Last year brought about an increase in new black entrepreneurs – Lexington-Fayette, Kentucky

Lexington-Fayette, Kentucky 2021-09-22 09:49:01 –

Douglasville, Georgia — A quiet dead end in Douglasville, Georgia, where cars get lazy every few minutes. Clouds drift across the passive sky. The activity is minimal.

But in that dead end house, the new business owner is working hard in a cluttered room.

“We’re adding a label to the package,” says Michelle Youngblood. “Then I’ll update Instagram for the day.”

Young Blood’s home office is dotted with affirmations. A printed Instagram post tells her, “Money is coming!” The sticky note says, “I refuse to give in to the feeling of defeat!”

Young Blood said in the message: It’s okay to breathe. “

She runs a boutique clothing line called brooklynn & blake. It is named after the twins, now teenagers, who support various aspects of the business.

Young Blood launched its business last year with the largest percentage of new black entrepreneurs in decades.

African Americans make up 13% of the US population, but only 2% of US business owners. According to a Kaufman Foundation survey, the percentage of new black business owners reached 13% for the first time last year.

This is important for many reasons, but all in a nutshell is “power.”

“I think the conversation has changed,” said David Clunie, executive director of the Black Economic Alliance (BEA).

The BEA Foundation has partnered with two Atlanta HBCUs, Spelman College and Morehouse College, and Bank of America to develop a Black Entrepreneurship Center on two campuses. Bank of America has committed $ 10 million over two years.

“This is the best innovation, because it’s part of a population that has been locked out of business for centuries,” said Bank of America executive Ebony Thomas.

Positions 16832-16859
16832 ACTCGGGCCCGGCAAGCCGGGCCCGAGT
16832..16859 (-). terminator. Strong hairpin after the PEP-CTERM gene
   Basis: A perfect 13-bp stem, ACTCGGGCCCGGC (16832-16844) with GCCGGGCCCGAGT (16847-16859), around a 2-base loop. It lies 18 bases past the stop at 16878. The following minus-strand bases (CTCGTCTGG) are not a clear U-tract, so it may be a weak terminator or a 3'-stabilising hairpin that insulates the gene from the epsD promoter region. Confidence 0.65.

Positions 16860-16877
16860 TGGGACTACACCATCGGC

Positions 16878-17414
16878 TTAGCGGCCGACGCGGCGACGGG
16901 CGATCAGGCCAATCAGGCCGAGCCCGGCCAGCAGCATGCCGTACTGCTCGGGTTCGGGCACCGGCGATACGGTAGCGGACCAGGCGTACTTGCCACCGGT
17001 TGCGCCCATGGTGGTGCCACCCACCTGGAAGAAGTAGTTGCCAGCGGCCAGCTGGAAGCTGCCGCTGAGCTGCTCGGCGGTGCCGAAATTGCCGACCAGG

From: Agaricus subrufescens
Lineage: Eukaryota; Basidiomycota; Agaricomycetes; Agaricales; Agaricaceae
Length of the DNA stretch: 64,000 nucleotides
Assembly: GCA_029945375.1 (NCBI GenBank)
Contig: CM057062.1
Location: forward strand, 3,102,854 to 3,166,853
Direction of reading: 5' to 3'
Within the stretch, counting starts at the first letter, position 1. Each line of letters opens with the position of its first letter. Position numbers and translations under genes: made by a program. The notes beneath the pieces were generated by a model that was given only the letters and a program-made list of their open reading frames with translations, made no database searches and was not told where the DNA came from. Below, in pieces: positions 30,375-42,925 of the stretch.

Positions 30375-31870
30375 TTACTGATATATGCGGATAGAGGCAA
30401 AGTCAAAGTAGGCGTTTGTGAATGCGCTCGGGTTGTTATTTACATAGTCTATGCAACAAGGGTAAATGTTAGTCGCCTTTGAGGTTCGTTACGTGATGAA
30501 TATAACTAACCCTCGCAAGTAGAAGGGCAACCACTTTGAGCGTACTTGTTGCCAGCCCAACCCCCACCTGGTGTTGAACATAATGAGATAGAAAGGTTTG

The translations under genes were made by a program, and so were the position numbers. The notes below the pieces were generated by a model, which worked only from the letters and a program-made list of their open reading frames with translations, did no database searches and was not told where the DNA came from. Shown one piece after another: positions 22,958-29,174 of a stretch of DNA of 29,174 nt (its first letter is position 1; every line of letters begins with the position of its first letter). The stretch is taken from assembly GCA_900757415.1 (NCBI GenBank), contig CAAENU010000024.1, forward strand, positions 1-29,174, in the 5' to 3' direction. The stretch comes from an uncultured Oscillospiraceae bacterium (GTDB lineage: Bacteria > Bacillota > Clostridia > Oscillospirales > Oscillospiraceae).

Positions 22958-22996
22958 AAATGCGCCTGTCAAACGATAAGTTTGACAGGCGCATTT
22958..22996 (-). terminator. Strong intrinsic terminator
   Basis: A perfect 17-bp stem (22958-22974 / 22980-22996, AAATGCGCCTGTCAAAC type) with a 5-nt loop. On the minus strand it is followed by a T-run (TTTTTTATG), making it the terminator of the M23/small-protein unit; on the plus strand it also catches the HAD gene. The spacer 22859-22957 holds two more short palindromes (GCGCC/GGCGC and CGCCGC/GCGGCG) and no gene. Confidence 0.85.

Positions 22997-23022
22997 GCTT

This kind of commitment has been emerging since the spring of 2020. The death of George Floyd caused national protests and amplified the need for racial equality nationwide. Big companies have promised money. The intention of “buying black” was born. A road that did not exist was opened.

“It’s scale and scope, and even the essence of these commitments,” Clooney said. “And it’s not just the amount of dollars, it’s really heading towards building a new infrastructure for blacks to build wealth for them to maintain and pass.”

But in 2020 another calculation came. It’s a pandemic that has affected the world and unemployed millions of people.

This includes Youngblood.

“I participated in public relations and worked for a health care company,” she recalled. “I received an email that morning. It was a meeting between the director and the HR manager. And when we meet with HR, we all know what that means. . “

Her suspicion was correct. Young Blood had been fired.

“I started to get emotional,” she said. “I almost cried … I think I cried a little. And I said,” God, what do you know? Trust you.'”

Young Blood has been sketching clothing designs for years. The pandemic gave her a window to chase her dreams.

Nine months later, she sold enough products and made enough progress to buy a new showroom in the northern suburbs of Atlanta.

“I feel like the world is putting you in a box,” she said, preparing to continue the morning of activity on a calm suburban street. “This removes the limit.”

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